President Joe Biden signed the inappropriately named “Inflation Reduction Act” last Friday. Aside from the fact that even non-partisan analyses show the bill will have a negligible impact on actual inflation, one specific provision is raising red flags. In the plan, the Internal Revenue Service gets a fresh $80 billion in funding, with $45.6 billion of that slated for “enforcement” measures. This will involve the hiring of more than 87,000 new IRS agents. If past is prologue, it’s reasonable to expect this spells bad news for lower-income Americans.
The Congressional Budget Office estimates this new investment in the IRS will generate an additional $203.7 billion over the next 10 years. A sum that large certainly casts doubt on the notion that this will only impact the super-wealthy. It is especially concerning given the agency’s rates of audits across socio-economic classes in recent years.
According to IRS audit data, the most frequently audited county in the United States is Humphreys County, Mississippi. This rural county near the Mississippi Delta is known for catfish farming and has an average income of $18,000 per resident, making it among the poorest in the nation. Yet, Humphreys’ residents get audited far more often than those in cities such as New York, Chicago, or Los Angeles.
IRS Commissioner Charles Rettig sent a letter to the Senate last week, assuring lawmakers that this added funding will not be used to target the less financially well off. In the letter, Rettig says, “These resources are absolutely not about increasing audit scrutiny on small businesses or middle-income Americans … Audit rates will not rise relative to recent years for households making under $400,000.” This echoes the administration’s prior tax promises made to the American people.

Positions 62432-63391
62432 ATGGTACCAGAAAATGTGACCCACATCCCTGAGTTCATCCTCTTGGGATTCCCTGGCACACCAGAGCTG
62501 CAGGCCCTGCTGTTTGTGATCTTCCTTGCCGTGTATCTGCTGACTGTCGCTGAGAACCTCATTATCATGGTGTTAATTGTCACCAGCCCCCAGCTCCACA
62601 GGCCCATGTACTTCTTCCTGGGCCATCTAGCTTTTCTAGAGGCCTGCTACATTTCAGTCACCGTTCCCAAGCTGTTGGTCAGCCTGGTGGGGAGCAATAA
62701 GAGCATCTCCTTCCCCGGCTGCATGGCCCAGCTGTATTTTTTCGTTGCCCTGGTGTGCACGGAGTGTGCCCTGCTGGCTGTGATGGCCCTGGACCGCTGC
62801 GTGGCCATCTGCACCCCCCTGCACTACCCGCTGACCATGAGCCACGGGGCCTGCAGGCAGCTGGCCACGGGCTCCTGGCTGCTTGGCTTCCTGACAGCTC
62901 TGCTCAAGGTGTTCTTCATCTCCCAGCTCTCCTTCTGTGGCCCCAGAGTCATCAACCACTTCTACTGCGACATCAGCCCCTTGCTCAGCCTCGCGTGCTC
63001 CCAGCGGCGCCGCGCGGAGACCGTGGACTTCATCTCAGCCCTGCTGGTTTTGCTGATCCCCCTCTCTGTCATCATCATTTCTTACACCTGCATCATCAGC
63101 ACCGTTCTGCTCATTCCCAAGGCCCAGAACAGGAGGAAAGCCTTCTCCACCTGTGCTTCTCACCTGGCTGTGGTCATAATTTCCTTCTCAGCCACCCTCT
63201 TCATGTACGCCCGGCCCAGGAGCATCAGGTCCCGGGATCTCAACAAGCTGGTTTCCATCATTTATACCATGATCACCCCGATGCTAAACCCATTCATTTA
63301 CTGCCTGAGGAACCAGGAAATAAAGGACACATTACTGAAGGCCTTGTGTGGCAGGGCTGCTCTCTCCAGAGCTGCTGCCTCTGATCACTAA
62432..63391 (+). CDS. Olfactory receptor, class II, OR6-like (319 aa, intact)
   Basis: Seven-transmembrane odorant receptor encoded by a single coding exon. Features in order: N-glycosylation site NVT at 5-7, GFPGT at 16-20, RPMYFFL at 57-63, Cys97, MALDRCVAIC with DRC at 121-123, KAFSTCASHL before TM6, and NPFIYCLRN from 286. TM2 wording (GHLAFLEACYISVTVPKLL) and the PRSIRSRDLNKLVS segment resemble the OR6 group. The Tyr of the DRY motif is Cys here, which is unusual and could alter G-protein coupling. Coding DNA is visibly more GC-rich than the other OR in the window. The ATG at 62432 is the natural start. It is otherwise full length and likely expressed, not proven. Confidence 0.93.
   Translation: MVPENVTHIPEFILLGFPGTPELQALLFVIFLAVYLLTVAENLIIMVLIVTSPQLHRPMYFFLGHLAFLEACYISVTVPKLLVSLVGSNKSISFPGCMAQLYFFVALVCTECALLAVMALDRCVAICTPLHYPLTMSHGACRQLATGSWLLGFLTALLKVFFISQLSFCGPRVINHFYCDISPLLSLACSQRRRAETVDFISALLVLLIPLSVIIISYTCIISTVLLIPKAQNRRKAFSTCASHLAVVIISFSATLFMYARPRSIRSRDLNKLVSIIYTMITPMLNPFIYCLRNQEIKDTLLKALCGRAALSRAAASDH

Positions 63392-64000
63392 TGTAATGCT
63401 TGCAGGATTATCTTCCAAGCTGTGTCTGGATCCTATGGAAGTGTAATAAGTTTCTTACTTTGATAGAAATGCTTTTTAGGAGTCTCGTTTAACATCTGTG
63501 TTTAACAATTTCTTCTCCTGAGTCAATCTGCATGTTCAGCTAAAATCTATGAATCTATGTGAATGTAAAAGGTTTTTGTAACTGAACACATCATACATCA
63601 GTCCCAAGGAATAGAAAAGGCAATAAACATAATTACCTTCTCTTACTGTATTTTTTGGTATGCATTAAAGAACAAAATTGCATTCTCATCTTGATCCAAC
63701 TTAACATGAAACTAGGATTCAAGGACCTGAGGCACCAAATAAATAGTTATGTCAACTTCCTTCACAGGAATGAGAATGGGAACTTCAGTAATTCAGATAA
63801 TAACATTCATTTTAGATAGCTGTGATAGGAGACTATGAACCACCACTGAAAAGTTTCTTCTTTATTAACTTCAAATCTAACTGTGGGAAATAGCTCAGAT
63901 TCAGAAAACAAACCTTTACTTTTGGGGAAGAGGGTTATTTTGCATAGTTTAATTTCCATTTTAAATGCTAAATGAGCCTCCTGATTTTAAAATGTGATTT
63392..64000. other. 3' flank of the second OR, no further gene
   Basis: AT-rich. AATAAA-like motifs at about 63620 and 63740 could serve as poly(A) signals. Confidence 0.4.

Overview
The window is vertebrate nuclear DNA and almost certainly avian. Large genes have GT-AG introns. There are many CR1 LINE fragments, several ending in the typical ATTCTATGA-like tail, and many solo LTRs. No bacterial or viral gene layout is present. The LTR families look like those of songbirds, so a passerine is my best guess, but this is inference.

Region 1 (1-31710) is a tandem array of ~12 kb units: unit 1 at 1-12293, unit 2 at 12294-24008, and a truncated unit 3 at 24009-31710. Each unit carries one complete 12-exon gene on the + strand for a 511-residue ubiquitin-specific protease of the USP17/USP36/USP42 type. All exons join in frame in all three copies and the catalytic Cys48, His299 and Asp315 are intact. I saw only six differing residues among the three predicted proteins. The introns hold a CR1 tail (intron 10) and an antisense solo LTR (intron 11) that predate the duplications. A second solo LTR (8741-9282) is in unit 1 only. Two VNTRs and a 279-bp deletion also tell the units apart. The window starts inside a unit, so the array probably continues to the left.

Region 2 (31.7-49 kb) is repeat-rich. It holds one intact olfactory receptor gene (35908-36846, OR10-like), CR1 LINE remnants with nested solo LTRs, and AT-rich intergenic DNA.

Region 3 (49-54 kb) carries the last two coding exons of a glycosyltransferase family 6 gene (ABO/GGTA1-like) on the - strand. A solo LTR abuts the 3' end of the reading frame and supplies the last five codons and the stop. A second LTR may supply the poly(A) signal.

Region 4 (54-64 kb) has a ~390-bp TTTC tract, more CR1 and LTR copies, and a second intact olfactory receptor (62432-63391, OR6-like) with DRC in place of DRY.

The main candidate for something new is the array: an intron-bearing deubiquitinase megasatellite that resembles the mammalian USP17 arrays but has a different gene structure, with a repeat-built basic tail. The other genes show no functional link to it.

However, this is a distinct tone shift for Rettig. In 2019, he testified before Congress and was asked about the disproportionate targeting of poorer Americans for audit scrutiny. He answered bluntly, “[This is] the most efficient use of available IRS examination resources.” He would later justify this by explaining that poorer Americans from disadvantaged communities are easier to audit because they themselves do not have the resources to fight back. Thus, they require less time and money on the part of the IRS.
This trend is not isolated to Humphreys County, of course. In fact, looking at a heat map of the U.S. counties with the most people living in poverty and a map of the counties that have the most audits per capita, you’ll find they’re almost identical. In 2015, when the IRS began scaling back its audits, rates dropped by 75% for earners making more than $1 million. On the other hand, that number only dropped 33% for moderate-to-low income filers. It is in the culture of the IRS to target the most vulnerable in our nation.
The numbers indicate this trend will continue. The aforementioned $203.7 billion in extra revenue will no doubt be at least partly pulled from lower-earning Americans. In fact, data from the Joint Committee on Taxation shows that the average federal tax burden will increase for every American making more than $30,000 per year as a result of the legislation.
Also, America has no more than 1,000 billionaires within its borders. The highest estimates place the number around 927 U.S. billionaires. There is no doubt that the 87,000 new IRS agents will not be focused solely on the affairs of these select few. For perspective, these agents would not be able to fit in any single NFL stadium – though they’d likely be able to extort the money to pay for all the tickets. This is an army of auditors that will come for Americans of all income levels.
The IRS has demonstrated numerous times that when the going gets tough, it goes for the path of least resistance. For its agents, that path is taking advantage of Americans who can least afford it. With this clear pattern of behavior over years, the IRS needs reform and to be dramatically scaled back. Instead, the Inflation Reduction Act rewards it with more money and more manpower. It will be these same vulnerable Americans who pay the price.
Dan Savickas is the director of tech policy at the Taxpayers Protection Alliance.